Theft From Elder or Dependent Adult

Theft From Elder or Dependent Adult  – California Penal Code § 368(d), (e)

Criminal charges for theft from an elder or dependent adult fall into two categories:  

  1. Where the Defendant is not a caretaker – Penal Code section 368(d) applies; and
  2. Where the Defendant is a caretaker – Penal Code section 368(e) applies.

In both instances, criminal charges for Penal Code 368(d) or Penal Code 368(e) are wobblers.  This means that the prosecution may file the case as either a misdemeanor or a felony.  If the case is filed as a felony, the judge may elect to reduce the case to a misdemeanor during the preliminary hearing.  Pursuant to Penal Code 17(b)(5), the judge may determine that the offense is a misdemeanor as oppose to a felony at or before the preliminary hearing, in which the event the case shall proceed as if the defendant had been arraigned on a misdemeanor complaint.

When the defendant is charged with theft of property from an elder/a dependent adult in violation of Penal Code section 368, the People must prove beyond a reasonable doubt the following elements:

  1.  The defendant committed theft, embezzlement, forgery, fraud, or identity theft;
  2.  The property taken or personal identifying information used was owned by an elder or a dependent adult; and
  3.  If the defendant was not a caretaker, the prosecution also needs to show that the defendant knew or reasonably should have known that property belonged to an elder/a dependent adult.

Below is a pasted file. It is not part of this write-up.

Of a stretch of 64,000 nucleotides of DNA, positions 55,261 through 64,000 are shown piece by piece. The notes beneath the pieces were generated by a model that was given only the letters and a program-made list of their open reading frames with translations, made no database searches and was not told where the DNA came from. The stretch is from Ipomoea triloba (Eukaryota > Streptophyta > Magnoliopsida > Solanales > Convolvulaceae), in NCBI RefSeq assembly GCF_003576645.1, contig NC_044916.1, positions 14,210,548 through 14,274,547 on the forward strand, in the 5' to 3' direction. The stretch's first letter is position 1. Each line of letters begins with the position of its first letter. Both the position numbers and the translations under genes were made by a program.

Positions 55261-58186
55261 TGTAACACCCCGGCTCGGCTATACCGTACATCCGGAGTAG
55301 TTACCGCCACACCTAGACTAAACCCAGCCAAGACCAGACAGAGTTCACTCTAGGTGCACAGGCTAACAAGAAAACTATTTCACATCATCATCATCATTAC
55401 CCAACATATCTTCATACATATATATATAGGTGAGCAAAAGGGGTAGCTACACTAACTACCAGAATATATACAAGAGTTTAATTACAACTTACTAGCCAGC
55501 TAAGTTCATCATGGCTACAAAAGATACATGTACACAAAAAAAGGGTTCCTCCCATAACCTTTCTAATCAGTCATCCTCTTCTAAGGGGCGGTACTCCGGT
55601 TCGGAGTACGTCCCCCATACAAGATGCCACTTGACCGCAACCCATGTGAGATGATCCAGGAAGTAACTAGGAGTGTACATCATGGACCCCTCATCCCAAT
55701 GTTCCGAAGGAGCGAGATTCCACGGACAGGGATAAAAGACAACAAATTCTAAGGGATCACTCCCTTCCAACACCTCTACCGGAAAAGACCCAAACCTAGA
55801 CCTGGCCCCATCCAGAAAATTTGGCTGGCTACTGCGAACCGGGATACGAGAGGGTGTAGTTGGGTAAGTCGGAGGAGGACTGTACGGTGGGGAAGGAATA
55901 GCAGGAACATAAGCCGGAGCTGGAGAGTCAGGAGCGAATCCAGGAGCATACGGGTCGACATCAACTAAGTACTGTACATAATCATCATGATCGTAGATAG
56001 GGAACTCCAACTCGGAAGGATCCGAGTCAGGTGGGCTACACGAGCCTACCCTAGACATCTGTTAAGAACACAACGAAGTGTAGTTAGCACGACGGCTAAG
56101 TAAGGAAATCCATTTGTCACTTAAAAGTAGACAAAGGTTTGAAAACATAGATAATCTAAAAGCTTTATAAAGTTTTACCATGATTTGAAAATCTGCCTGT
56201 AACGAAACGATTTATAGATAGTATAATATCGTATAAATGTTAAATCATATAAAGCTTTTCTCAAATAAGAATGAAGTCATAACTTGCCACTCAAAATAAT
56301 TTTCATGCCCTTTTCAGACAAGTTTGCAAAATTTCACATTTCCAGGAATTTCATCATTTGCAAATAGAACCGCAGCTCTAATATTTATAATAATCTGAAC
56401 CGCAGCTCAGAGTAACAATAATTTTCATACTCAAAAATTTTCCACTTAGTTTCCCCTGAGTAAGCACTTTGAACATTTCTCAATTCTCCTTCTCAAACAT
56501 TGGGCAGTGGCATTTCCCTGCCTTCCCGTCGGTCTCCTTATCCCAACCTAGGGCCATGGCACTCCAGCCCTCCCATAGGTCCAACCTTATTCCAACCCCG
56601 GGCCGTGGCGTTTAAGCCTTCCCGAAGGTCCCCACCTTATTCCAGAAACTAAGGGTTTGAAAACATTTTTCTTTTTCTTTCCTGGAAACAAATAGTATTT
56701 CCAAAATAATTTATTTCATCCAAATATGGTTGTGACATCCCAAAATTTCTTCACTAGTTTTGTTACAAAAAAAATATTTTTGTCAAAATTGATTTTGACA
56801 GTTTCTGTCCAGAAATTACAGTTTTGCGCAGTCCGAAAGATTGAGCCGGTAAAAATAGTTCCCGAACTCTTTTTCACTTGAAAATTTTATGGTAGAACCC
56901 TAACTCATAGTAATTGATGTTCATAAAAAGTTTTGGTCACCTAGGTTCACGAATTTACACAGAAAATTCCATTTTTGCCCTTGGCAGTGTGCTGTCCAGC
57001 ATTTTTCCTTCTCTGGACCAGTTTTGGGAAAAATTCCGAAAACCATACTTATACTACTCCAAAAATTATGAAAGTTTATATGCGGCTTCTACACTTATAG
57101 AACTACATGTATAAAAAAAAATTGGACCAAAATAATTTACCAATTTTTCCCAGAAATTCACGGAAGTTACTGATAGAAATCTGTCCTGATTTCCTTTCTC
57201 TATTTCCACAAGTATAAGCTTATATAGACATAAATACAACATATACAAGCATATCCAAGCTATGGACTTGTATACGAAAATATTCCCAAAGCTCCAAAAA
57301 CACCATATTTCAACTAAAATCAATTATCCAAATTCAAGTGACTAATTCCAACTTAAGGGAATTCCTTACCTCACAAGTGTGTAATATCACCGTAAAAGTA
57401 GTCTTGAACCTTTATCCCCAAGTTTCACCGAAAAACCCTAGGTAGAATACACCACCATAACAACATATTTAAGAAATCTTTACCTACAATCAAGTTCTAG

Elder is defined as someone who is at least 65 years old.

Dependent adult is person who is between 18 and 64 years old and has physical or mental limitations that restrict his or her ability to carry out normal activities or to protect his or her rights. It also includes an adult who has physical or developmental disabilities or whose physical or mental abilities have decreased because of age. A dependent adult is also someone between 18 and 64 years old who is an inpatient in a psychiatric health facility or chemical dependency recovery hospital that provides 24-hour inpatient care, such as a nursing home

A caretaker is someone who has the care, custody, or control of an elder or dependent adult or is someone who stands in a position of trust with an elder or dependent adult.

Property includes any money, labor, or real or personal property.

Examples of Theft of Elder Abuse Charges:

Generally, an elder abuse charge is brought as an enhancement to the underlining crime of theft, embezzlement, forgery or fraud.  If the defense is able to negate the underlining crime, it also negates the elder abuse charge as it is an element of the enhanced crime.  Allegations of theft of an elder are routinely made in property disputes amongst family members, where one sibling alleges that the other sibling misappropriated the parents’ funds while acting as a caretaker for them.  Another instance is where the children are absent from the parents’ life and the parents transfer large amounts of money to a longstanding caretaker; this triggers the children to lodge a complaint against the caretaker.  

In a nursing home, any misappropriation of patient funds or belongings will result in the facility reporting the incident to the Department of Public Health, Ombudsman, and local police department. This will trigger a cross-report to the Department of Justice to investigate and file criminal charges against the perpetrator. Usually, the perpetrator is terminated and the facility will hire an attorney to cooperate with the Department of Justice through the investigation process.   

The Khachatourians Law Group is experienced in handling matters in a peaceful and professional manner with the Department of Justice as to not interrupt the facility’s operations.